There are companies specializing in holding facilities, commonly called pounds. The lobsters are referred to as "pounded lobsters." Pounding lobsters helps regulate the law of supply and demand. When the season is at the peak, lobsters are held in corrals until the supply becomes low. This practice accommodates the high demand for lobsters during the holidays when they are not in season.

The second reason for pounding lobsters is to break up long journeys when lobsters are being transported live around the world. Lobster pounds in places like Hawaii allow the lobsters to become revived enroute to places like Japan, significantly reducing the mortality rate.

The practice of farming lobster is still being explored. However, since a lobster takes about 5 to 7 years to reach minimum size for harvesting, the development of lobster farming has been slow. In addition, lobsters in crowded situations are known cannibals, another deterrent to farming.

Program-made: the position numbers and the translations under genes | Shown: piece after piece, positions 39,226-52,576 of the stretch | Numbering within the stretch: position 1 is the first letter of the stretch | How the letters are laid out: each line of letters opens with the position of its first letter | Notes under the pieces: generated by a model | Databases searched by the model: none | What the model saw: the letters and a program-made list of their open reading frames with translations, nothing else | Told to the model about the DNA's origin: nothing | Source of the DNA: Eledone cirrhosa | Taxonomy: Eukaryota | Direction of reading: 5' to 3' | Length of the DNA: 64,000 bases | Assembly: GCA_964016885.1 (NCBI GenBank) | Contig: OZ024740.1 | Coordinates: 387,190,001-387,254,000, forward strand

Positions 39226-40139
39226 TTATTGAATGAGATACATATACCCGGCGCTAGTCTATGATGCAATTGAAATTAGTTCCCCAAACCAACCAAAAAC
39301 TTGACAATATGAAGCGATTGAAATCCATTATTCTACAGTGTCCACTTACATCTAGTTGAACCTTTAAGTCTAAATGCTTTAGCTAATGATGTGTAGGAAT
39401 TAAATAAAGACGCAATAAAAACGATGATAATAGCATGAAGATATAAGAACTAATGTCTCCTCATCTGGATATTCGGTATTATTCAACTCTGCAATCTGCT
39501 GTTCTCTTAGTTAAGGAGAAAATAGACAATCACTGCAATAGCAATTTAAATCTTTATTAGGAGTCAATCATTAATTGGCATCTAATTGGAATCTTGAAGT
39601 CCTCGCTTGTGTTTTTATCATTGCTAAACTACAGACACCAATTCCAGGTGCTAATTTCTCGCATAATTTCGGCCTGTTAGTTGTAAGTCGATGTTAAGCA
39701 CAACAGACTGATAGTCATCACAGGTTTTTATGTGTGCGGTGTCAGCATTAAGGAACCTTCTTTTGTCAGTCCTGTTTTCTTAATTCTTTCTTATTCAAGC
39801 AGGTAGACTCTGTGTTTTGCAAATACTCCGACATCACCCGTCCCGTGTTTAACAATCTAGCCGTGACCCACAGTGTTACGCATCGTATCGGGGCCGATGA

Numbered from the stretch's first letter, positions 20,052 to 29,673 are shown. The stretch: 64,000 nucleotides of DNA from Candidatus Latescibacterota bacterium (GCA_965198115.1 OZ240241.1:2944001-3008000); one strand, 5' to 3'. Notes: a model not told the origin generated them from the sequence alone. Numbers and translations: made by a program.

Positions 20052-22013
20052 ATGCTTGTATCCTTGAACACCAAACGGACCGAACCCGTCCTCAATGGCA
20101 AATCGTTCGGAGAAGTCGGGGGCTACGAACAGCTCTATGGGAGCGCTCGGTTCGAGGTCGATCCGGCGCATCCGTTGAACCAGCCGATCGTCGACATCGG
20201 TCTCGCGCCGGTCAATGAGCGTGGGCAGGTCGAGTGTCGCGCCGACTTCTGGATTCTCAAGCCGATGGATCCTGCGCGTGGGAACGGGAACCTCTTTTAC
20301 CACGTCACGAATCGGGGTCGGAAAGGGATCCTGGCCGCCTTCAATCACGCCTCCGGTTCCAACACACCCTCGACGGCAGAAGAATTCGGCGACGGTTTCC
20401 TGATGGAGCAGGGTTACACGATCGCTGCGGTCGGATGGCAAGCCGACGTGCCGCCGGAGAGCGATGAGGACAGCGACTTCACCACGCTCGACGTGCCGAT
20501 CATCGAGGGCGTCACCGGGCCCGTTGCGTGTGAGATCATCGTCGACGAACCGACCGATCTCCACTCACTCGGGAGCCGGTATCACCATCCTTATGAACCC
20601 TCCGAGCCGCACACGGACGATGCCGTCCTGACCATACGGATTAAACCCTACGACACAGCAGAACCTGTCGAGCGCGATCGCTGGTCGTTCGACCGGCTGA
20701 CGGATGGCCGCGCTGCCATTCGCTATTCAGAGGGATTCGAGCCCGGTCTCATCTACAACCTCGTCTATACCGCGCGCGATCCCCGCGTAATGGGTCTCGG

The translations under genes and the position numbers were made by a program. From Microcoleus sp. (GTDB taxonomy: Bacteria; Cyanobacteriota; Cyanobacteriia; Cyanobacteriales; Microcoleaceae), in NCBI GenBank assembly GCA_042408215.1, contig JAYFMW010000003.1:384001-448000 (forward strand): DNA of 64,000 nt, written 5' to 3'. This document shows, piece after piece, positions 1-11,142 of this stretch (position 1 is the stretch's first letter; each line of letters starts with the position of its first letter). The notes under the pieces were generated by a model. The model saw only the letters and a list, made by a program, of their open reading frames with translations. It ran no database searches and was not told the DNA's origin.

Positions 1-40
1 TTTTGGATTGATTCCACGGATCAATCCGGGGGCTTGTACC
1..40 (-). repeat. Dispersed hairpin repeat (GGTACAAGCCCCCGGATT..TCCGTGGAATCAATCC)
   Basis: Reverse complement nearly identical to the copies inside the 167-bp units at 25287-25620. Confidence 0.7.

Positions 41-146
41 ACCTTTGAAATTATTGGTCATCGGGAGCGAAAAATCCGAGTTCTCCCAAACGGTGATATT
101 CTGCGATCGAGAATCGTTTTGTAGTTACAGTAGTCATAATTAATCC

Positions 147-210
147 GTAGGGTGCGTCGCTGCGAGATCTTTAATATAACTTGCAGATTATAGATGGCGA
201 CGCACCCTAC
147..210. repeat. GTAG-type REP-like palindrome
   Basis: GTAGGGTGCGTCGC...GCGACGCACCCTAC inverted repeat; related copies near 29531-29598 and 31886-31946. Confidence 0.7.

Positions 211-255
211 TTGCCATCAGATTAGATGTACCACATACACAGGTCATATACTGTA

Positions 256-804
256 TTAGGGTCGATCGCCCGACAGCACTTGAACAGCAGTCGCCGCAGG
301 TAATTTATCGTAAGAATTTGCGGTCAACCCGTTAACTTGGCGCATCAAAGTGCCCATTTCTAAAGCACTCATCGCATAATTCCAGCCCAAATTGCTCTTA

Generally, lobsters love cold water. They will freeze at 29 degrees (the same as sea water.) Optimal temperatures are between 32 and 40 degrees. In warmer temperatures, their feeding leads to growth spurts, which cause them to molt. During the summer, lobsters shed their shells, molting to grow into new and larger ones. The amount of growth is difficult to determine clue to variable contributing factors. It is impossible to say how many times a lobster will shed its exterior in a lifetime, depending on when it's caught or dies. Also, there is no reliable way to tell the age of a lobster.